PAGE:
MLKing the Holiday

16 Jan

As the father of two dark-skinned, biracial sons, I have mixed feelings about Martin Luther King Day.  How will I explain this annual celebration to them as they get older?

On the one hand, I have several misgivings about this relatively new holiday. After all, in his private life MLK was reportedly no saint, and surely the civil rights movement is bigger than any one individual–even one as formidable as Dr. King. And this at a time when we’re downsizing holidays, when even Lincoln and Washington no longer have their own holidays but rather get lumped together into Presidents’ Day.

Maybe instead of a new holiday we could have added a civil rights dimension to our Independence Day celebration, as finally all races in our land are “free at last.”

I guess I’m also a little frustrated about society’s encroachment on religious holy days. Sundays in our culture have become more of a sequel to Saturday than a day set aside for worship, family, and rest from one’s labors. I’m concerned about days of extraordinary religious significance, such as Good Friday, becoming more “ordinary,” and Holy Days of Obligation becoming such a lost cause that many Church leaders feel compelled to move them to Sundays, presumably because at least then there’s a better chance of getting people to show up for Mass.

I realize that’s a lot to put on MLK Day. But then there’s also the political agendas that are unmistakably linked to the celebration. In that regard, the day is quite PC. Just an hour ago, for example, I heard ESPN link the holiday to the “gay” rights movement. While most national holidays bring everyone together, MLK Day strikes some discordant notes, despite the worthy goal of celebrating the achievements of Dr. King.

Despite all that, since MLK Day is here to stay for the foreseeable future, I have chosen to enjoy the holiday, for four reasons:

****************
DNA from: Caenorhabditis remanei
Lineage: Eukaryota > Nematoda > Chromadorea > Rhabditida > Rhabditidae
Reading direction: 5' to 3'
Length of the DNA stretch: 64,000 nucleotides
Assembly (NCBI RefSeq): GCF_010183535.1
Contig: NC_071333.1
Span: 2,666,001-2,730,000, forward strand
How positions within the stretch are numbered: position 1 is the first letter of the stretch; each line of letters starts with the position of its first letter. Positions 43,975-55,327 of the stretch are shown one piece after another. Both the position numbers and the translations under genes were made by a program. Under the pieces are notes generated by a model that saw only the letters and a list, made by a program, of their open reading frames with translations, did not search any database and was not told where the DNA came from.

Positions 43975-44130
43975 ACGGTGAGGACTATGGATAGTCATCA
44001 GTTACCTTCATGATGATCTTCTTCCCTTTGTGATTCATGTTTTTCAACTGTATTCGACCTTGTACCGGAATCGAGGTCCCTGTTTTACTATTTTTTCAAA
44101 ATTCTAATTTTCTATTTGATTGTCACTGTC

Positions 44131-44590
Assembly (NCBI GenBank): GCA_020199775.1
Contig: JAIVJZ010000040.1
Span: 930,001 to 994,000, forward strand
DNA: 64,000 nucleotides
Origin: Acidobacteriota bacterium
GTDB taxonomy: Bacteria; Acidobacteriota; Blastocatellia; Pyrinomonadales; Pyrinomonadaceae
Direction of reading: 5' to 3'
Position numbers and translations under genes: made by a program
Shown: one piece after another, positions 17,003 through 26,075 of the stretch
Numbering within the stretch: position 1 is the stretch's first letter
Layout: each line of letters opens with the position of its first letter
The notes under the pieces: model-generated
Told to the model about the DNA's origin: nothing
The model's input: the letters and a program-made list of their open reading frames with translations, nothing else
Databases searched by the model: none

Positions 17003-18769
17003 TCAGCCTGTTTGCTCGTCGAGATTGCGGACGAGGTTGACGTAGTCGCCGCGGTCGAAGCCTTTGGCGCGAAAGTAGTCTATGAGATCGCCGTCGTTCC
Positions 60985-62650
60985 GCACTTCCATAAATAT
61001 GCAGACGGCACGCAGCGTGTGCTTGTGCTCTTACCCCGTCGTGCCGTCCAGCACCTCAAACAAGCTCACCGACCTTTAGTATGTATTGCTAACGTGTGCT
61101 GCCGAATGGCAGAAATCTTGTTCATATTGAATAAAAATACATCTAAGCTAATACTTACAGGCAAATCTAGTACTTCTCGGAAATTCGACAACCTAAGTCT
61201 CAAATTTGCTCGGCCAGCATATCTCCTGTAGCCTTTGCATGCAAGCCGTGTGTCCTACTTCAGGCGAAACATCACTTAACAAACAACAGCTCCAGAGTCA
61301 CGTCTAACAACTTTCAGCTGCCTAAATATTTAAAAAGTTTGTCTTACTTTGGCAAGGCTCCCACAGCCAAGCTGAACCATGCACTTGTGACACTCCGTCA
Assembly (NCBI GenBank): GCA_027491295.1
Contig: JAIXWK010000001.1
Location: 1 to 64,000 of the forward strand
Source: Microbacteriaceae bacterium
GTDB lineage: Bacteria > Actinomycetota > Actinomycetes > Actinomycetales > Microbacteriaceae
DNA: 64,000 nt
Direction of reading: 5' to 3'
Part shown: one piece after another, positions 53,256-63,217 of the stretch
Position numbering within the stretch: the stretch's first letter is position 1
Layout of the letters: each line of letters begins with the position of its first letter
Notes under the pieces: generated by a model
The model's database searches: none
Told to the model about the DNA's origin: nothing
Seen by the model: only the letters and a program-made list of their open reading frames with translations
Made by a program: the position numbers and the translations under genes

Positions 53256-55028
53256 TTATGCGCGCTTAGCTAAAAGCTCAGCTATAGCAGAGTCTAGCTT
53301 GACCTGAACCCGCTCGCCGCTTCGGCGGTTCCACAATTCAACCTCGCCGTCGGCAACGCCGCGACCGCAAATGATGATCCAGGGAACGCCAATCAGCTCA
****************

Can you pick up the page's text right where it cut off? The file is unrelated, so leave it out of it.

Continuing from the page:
(1) Hello! It’s a holiday!  Who wants to look a gift day off in the mouth?  While it’s not a Sunday, it’s still a fitting day for worship, rest, and relationship-building within the family. So this can be a really great day if we use it well.

(2) Okay, MLK was not a saint, but neither were most of our Founding Fathers, yet we rightly revere them for their role in the formation of our country. MLK did some courageous things that have had a lasting impact on our culture. The day gives us a chance to consider this impact and to see how much farther we need to travel to overcome racial divisions.

(3)  Even as we celebrate MLK Monday, we still must not lose sight of the holiday par excellence: Sunday, the Lord’s Day.  MLK Day is all day, not just 45 min. or an hour. So, too, our Sunday observance should be all day. How often do we forget that keeping the Lord’s Day holy goes beyond simply “getting to Mass,” important as that is? For more on that subject, click here. MLK Day and all secular holidays can teach us how to “rest” in the deepest sense, which could carry over into the way we look at Sundays and other holy days.

(4) Despite my sons’ African-American roots, I’ve been pleasantly surprised by how little racism I’ve encountered. Sure, there’s the occasional ignorant comment, but for the most part–thanks in large part to MLK–my boys aren’t subjected to the bigotry that existed even in my youth. This day gives me, and all of us, a chance to reflect on the greater spiritual reality that nobody has to sit at the back of the bus, that nobody is a second-class citizen in the eyes of God. As St. Paul wrote: “For as many of you as were baptized into Christ have put on Christ. There is neither Jew nor Greek, there is neither slave nor free, there is neither male nor female; for you are all one in Christ Jesus” (Galatians 3:27-28).

So let’s stay on message and “MLK” the holiday for all it’s worth!

An earlier version of this article appeared at Catholic Hour, the blog of My Catholic Faith Delivered.

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